Pyometra is most definitely life threatening and requires emergency surgery. Dogs and cats can become extremely sick and the bacteria from the infected uterus can get into their bloodstream which can lead to death if not treated immediately. Signs that your dog or cat may have a pyometra include, but are not limited to, bloody or purulent discharge noticed around their vulva or hind end, constantly licking under their tail, vomiting, anorexia, lethargy, etc. If any of these signs are noticed you need to get your animal to a veterinarian immediately. Pyometra is typically diagnosed during a physical exam. Sometimes x-rays are needed if the dog is sick and there is no discharge noted. If there is no discharge that means there is a closed infection and the chance of the uterus rupturing is very high.
If this occurs, your animal will die. The best way to prevent a pyometra, and maintain the health of your pet, is to spay your animals early.
A recent case presented to Spay Neuter Charlotte is a dog named Smokey. She is a 9 year old female, intact (meaning she was not fixed) Weimraner that was referred by her primary veterinarian, after a diagnosis of a pyometra was made. The owners called us pleading with us, that if we could not perform Smokey’s lifesaving surgery, that she was going to be euthanized because they could not afford to do emergency surgery in a private setting. We agreed to perform the risky surgery on her, but also communicated the high risk of the procedure and the outcome may not be a good one. She had a fever of 104, she was very lethargic and dehydrated when we first saw her. During surgery she was given IV fluids and antibiotics to help combat the massive infection that was making her sick. Her uterus was 5 times the normal size and was about to tear causing a leakage of the pus in her uterus into her abdomen. This leakage would have killed her. We performed the surgery, but her recovery was not without incident. She had trouble regulating her body temperature and blood pressure during recovery. She was sent to the emergency clinic overnight to continue receiving fluids, IV antibiotics and pain medication until she began to feel better. Smokey was discharged the next morning, feeling much better and alive.
Smokey’s survival is a success story, but I wasn’t so sure she would survive with how sick she was when she entered our clinic. Emergency surgeries are not something that we like to perform in our spay and neuter setting. Pyometras are completely avoidable by spaying your females early. Not all of these surgeries have a happy ending.
It has been another hugely successful year for Spay Neuter Charlotte. In 2016 we accomplished 11,752 surgeries, a new clinic record and are edging closer every day to a grant total of 50,000. We touched over 14,000 patients with our weekly wellness services, provided 300 dogs and cats with free pet food and did over 500 free surgeries for Charlotte Mecklenburg Animal Care and Control. Our success is in large part due to the incredible administrative and medical teams in our NoDa and Pineville offices. These are the folks who represent our commitment to exemplary customer and patient care every day. As you might well imagine these aren’t the most glamorous jobs but there isn’t a more qualified and dedicated group in the region. Please note, that I said “the region” and I would go so far as to say, “anywhere.” They are a remarkable collective who I am so proud to call friends and colleagues.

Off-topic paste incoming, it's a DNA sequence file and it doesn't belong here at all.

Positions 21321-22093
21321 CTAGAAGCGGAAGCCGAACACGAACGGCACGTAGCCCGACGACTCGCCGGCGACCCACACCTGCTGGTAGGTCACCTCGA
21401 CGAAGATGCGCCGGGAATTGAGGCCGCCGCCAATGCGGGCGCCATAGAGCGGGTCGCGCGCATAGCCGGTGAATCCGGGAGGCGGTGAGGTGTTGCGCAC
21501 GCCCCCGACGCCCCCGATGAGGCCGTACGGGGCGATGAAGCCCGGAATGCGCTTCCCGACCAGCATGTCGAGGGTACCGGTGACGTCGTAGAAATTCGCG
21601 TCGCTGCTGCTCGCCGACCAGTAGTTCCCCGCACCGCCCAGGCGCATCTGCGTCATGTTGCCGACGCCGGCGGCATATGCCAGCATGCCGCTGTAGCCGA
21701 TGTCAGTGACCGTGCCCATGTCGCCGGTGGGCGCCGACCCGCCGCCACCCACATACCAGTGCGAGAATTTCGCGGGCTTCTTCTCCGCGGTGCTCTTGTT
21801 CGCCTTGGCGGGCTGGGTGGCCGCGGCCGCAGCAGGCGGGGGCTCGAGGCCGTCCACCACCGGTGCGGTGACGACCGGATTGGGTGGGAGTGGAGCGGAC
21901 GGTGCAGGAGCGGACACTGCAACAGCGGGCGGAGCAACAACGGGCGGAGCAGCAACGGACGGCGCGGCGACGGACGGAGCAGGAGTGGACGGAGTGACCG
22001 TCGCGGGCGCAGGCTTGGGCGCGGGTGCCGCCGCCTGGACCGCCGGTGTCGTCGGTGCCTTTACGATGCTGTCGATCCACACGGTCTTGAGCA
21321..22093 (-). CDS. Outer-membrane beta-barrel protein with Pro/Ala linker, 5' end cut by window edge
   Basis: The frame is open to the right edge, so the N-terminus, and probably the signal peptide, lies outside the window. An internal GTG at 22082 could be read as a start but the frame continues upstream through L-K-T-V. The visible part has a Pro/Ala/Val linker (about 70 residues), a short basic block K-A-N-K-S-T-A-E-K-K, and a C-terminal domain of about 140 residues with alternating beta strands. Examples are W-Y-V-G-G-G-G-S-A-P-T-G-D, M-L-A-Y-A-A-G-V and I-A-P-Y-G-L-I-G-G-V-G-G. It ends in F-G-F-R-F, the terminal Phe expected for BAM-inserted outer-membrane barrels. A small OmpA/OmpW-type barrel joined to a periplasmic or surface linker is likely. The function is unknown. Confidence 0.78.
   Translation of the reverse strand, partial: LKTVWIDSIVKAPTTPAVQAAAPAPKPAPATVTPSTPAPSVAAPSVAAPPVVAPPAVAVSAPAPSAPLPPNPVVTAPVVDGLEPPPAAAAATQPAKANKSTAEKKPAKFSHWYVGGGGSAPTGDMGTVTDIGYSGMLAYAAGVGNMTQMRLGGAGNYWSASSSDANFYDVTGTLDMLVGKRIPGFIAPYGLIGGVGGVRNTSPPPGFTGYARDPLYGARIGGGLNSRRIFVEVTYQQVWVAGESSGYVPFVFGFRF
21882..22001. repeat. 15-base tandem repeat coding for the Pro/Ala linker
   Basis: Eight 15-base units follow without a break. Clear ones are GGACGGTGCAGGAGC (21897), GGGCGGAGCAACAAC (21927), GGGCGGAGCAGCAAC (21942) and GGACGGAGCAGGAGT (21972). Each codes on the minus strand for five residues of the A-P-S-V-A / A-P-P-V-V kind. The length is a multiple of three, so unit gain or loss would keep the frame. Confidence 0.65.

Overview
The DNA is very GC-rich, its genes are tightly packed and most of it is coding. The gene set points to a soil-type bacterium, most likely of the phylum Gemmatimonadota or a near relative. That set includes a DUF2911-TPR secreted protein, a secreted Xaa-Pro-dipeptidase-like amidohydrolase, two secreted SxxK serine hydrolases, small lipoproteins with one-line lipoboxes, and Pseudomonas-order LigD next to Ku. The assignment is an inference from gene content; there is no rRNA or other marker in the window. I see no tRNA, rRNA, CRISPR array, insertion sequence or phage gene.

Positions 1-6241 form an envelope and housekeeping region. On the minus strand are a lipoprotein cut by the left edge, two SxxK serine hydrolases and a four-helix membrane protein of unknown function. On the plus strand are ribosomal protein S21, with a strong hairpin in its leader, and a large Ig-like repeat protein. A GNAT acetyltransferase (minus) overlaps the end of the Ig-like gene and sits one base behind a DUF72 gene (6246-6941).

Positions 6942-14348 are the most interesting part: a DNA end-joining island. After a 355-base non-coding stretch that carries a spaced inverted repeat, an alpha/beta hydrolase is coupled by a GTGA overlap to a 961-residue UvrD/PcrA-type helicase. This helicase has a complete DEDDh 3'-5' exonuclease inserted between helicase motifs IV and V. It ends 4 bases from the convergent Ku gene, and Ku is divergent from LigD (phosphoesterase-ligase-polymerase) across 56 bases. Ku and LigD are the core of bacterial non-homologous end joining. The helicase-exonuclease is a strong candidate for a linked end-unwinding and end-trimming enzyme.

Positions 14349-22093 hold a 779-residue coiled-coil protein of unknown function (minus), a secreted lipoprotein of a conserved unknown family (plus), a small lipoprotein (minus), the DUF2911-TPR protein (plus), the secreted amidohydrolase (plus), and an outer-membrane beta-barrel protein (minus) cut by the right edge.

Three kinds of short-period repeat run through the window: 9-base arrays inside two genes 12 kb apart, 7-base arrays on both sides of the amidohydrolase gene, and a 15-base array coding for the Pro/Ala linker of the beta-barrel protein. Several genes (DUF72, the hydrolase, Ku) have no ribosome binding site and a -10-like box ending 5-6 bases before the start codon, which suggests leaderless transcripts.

2017 is shaping up to be a transformational year for Spay Neuter Charlotte. We are two weeks away from opening our third clinic in Lake Norman (325 Rolling Hill Road) and I don’t know who is more tickled pink about this expansion – us or the pet owners in the area. We can’t wait to open the door and become trusted friends and partners with the community.
As we prepare to open the Lake Norman Clinic, the renovations are well underway on 32nd Street, which will be the new home of our NoDa clinic. The interior of the building has been gutted and just this week they are beginning the reconstruction process. Our plan is to transform 9,700 square feet into a larger space for spay neuter and for a non-profit veterinary practice to better meet the needs of pet owners in the community.
Of course I would be remiss if I didn’t express my gratitude to our remarkable clients and patients. You are the reason that we do this incredibly gratifying work. We have had 260 individuals make a donation to the “brick by brick” campaign for a total of more than $4,000. You will make it possible for us to purchase a new piece of equipment from our wish list. Thank you!! Stay tuned as we finalize the plans for the permanent wall of paws!!!
-Cary Bernstein, Founder & Executive Director